Wer: interessierte Fach- und Führungskräfte, die ihre Organisation auf dem Weg zu mehr Kreativität und Kund*innenorientierung unterstützen wollen.

Wann: 16.05.2019, 9:30 – 17:00 Uhr

Wo: Berlin, Ort wird noch bekannt gegebenen

Kosten: 595 € zzgl. MwSt., Early-Bird: 495 € zzgl. MwSt. bei Anmeldung bis 6. März 2019

Anmeldung unter info@compassorange.de

Moderation: Christof Zürn, Autor der Music Thinking Jam Cards und Gründer von Musicthinking.com, und Carolin Gebel, geschäftsführende Gesellschafterin und Senior Beraterin von compassorange

Wie Musikdenken uns hilft Kund*innen und Mitarbeiter*innen mit ihren Bedürfnissen besser zu verstehen, zu visualisieren und sinnvolle Produkt-Services zu initiieren. Service Design Thinking mit dem Music Thinking Ansatz.

Sie lernen, was die Grundlagen des Service Design sind, wie man die drei Tools Stakeholder Mapping, Persona und Customer Journey sowohl bei der Untersuchung als auch bei der Zukunftsblaupause einsetzt und das alles mit einem ganz neuen Ansatz des Music Thinking, der das Verständnis und den Einsatz einfacher macht für Ihre Kund*innen-, Mitarbeiter*innen- oder Nutzer*innen-Journey.

Wer: interessierte Fach- und Führungskräfte, die einen neuen Ansatz zum Service Design Thinking suchen

Wann: 17.05.2019, 9:30 – 17:00 Uhr

Wo: Berlin, Ort wird noch bekannt gegebenen

Kosten: 595 € zzgl. MwSt., Early-Bird: 495 € zzgl. MwSt. bei Anmeldung bis 6. März 2019

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Moderation: Christof Zürn, Autor der Music Thinking Jam Cards und Gründer von Musicthinking.com, und Carolin Gebel, geschäftsführende Gesellschafterin und Senior Beraterin von compassorange

Creativity, or how can we waltz with complexity?

There are many books written about creativity and creativity is not just a skill or a magic wand that helps us when we are desperately looking for solutions for big problems. There are many ways of being creative, and this can be in small and simple but also in complicated or even complex situations.

There is a big difference between complicated and complex. For the former, it might help to reduce the complicated elements in smaller simpler units (like it is done in agile development), for the latter that is not possible. It needs a different way of creativity.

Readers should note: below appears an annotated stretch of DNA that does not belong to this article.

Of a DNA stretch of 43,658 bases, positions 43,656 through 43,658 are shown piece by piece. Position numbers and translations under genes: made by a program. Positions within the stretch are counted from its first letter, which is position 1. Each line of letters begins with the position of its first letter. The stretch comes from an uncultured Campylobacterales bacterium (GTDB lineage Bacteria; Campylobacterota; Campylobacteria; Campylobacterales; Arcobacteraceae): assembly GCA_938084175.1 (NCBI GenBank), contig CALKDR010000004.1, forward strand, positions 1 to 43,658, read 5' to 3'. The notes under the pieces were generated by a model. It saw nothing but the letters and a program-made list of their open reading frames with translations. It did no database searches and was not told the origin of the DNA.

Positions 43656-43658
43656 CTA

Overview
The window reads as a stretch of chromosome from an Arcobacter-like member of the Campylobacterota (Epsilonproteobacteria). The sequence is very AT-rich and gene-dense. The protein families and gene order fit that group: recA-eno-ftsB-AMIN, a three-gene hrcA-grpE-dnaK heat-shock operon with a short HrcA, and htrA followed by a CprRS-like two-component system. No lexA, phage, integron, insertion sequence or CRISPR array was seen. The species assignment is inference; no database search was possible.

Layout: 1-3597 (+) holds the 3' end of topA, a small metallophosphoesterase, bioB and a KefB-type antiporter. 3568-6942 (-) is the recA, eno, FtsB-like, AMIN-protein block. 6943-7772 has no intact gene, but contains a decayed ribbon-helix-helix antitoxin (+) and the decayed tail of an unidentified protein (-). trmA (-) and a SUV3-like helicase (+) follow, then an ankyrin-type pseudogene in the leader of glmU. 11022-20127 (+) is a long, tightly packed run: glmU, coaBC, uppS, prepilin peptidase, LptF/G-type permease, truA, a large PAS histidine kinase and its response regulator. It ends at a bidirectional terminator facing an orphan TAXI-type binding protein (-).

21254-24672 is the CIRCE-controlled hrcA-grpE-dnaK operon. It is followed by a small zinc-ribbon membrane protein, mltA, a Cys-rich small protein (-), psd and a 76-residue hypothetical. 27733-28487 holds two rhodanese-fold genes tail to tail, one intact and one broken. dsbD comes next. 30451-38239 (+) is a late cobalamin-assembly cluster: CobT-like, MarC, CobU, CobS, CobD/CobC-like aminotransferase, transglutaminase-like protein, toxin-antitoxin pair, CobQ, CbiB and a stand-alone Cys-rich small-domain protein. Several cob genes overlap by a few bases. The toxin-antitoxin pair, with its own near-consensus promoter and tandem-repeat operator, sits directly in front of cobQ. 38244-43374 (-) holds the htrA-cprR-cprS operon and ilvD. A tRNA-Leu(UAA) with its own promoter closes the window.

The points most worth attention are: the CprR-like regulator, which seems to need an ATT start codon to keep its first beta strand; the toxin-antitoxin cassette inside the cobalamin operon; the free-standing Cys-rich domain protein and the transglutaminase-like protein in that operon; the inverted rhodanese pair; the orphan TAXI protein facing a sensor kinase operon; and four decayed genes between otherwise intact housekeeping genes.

The Jam Card

The ‘Creativity’ Jam Card – Music Thinking Jam Cards

There is no simple solution to a complex problem. Instead of looking for the next simple quick fix for something that is nearby, we should think about how to understand the complexity, what level of complexity do we experience and how is the complexity changing. This means complexity is not a problem to be solved but a system you can only understand when you are a part of the system and try to change it. This needs creativity in many dimensions and many senses. It’s like dancing the waltz with a complex system, having fun in mutual changing development instead of analyzing and trying to fix it. So have fun with complexity, embrace the paradox.

The picture

  This is a snapshot I did with my iPhone on a Vintage Guitar Show in the Netherlands. Besides many guitars from decent to crazy, there are also many accessories to tune, maintain or enhance your guitar, amp or yourself. One of these is the Gizmotron. The Gizmotron, is an effects device for the electric guitar. It was invented in 1969 and patented by the English rock musicians Kevin Godley and Lol Creme in 1975, whilst they were members of the British rock group 10cc. Taped or permanently attached to the body of an instrument, the Gizmotron uses small, motor-driven plastic/rubber wheels to make the strings vibrate, yielding resonant, synthesizer-like sounds from each string. Plagued with design and manufacturing problems, the Gizmotron did not live up to expectations and was a commercial failure. In this regard, it became a collector’s item.